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Congestive heart failure is progressive and should not be confused with a heart attack, which involves sudden tissue death of the heart muscle. Although heart failure may occur suddenly in some cases, gradual loss of function is more common. Fatigue, shortness of breath on exertion and increased frequency of nighttime urination develop and worsen over time.
Failure of the left side of the heart (left-sided failure) is most common. It leads to increased pressure in the pulmonary veins in the lungs, which forces fluid into the surrounding microscopic air sacs (alveoli) that transfer oxygen to the bloodstream. As the alveoli fill with fluid, they no longer work properly, which limits the amount of oxygen available to the body and produces the most characteristic symptoms of congestive heart failure: fatigue and shortness of breath. In right-sided failure, the increased pressure in the veins returning blood from the rest of the body combined with the compensatory retention of sodium and water leads to fluid accumulation and swelling in the abdomen, liver and legs. Often, both left-and right-sided heart failure occur together.
CHF symptoms include
- Shortness of breath and wheezing after limited physical exertion. In advanced cases shortness of breath occurs even at rest, and attacks of severe breathlessness disturb sleep (left-sided failure).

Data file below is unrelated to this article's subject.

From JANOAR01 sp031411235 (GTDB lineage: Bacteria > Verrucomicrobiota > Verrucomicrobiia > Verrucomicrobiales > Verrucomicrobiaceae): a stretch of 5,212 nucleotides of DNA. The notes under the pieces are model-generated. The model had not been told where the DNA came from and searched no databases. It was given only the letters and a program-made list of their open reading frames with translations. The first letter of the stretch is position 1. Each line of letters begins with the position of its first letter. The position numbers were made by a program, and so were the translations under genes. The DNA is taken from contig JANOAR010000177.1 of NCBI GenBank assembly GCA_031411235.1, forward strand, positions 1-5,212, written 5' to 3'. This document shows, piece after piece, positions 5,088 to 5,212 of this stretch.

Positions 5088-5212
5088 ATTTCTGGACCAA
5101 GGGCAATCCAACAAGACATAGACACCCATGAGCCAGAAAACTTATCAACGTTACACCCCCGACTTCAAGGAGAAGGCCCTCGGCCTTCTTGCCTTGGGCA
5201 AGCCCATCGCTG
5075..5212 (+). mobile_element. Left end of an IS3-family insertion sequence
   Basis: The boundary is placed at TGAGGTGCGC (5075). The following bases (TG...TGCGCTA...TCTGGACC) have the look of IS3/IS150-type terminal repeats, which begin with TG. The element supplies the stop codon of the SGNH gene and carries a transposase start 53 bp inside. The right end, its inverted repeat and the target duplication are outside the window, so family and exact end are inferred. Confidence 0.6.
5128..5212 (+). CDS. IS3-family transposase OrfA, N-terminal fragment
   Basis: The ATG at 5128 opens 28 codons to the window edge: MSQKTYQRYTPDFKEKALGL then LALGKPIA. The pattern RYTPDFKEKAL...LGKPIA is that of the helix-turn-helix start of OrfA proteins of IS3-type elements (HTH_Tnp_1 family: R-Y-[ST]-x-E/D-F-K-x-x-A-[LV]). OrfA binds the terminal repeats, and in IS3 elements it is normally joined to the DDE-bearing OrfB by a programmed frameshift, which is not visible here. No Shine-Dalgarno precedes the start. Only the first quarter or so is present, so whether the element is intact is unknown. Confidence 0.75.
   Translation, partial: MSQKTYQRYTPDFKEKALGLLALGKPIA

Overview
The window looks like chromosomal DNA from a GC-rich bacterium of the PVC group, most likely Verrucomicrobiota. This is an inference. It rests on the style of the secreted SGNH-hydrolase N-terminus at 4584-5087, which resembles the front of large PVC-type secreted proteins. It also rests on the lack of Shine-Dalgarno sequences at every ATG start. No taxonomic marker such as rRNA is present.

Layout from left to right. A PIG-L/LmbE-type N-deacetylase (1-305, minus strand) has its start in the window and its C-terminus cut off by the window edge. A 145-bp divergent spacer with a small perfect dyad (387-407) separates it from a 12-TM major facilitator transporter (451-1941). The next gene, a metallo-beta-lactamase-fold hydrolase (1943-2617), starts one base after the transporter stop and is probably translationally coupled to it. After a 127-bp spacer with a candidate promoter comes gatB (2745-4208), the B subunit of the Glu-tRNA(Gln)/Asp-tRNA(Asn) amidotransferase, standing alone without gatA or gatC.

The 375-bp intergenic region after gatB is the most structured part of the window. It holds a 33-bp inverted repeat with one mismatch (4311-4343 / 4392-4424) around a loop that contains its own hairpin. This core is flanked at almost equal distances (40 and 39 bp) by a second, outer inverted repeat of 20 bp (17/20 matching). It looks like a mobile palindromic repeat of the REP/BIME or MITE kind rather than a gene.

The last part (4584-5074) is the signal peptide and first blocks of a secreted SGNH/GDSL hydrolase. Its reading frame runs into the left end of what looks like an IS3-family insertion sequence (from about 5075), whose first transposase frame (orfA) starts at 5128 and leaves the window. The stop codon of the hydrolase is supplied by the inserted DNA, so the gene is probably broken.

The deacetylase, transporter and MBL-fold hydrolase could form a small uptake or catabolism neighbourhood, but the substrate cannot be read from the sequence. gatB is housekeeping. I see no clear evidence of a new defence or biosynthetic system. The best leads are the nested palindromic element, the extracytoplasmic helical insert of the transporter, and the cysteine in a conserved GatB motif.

- Severe fatigue and weakness.
- Dry cough or cough that produces frothy or bloody sputum (left-sided failure).
- Frequent urination during the night (right-sided failure).
- Swelling of the ankles and feet
- Rapid weight gain due to fluid retention (right-sided failure).
- Abdominal pain and a feeling of fullness (right-sided failure).
- Swollen neck veins (right-sided failure).
- Loss of appetite (anorexia); nausea and/or vomiting.
- Irregular or rapid heartbeat.
- Anxiety; in severe cases irritability, restlessness, and mental confusion may occur.
The symptoms of heart failure may be mild or severe. It all depends on how badly the heart (pump) is weakened.
Some symptoms are:
- shortness of breath (dyspnea)
- unable to lie flat (orthopnea)
- swelling in the feet and legs (edema)
- weight gain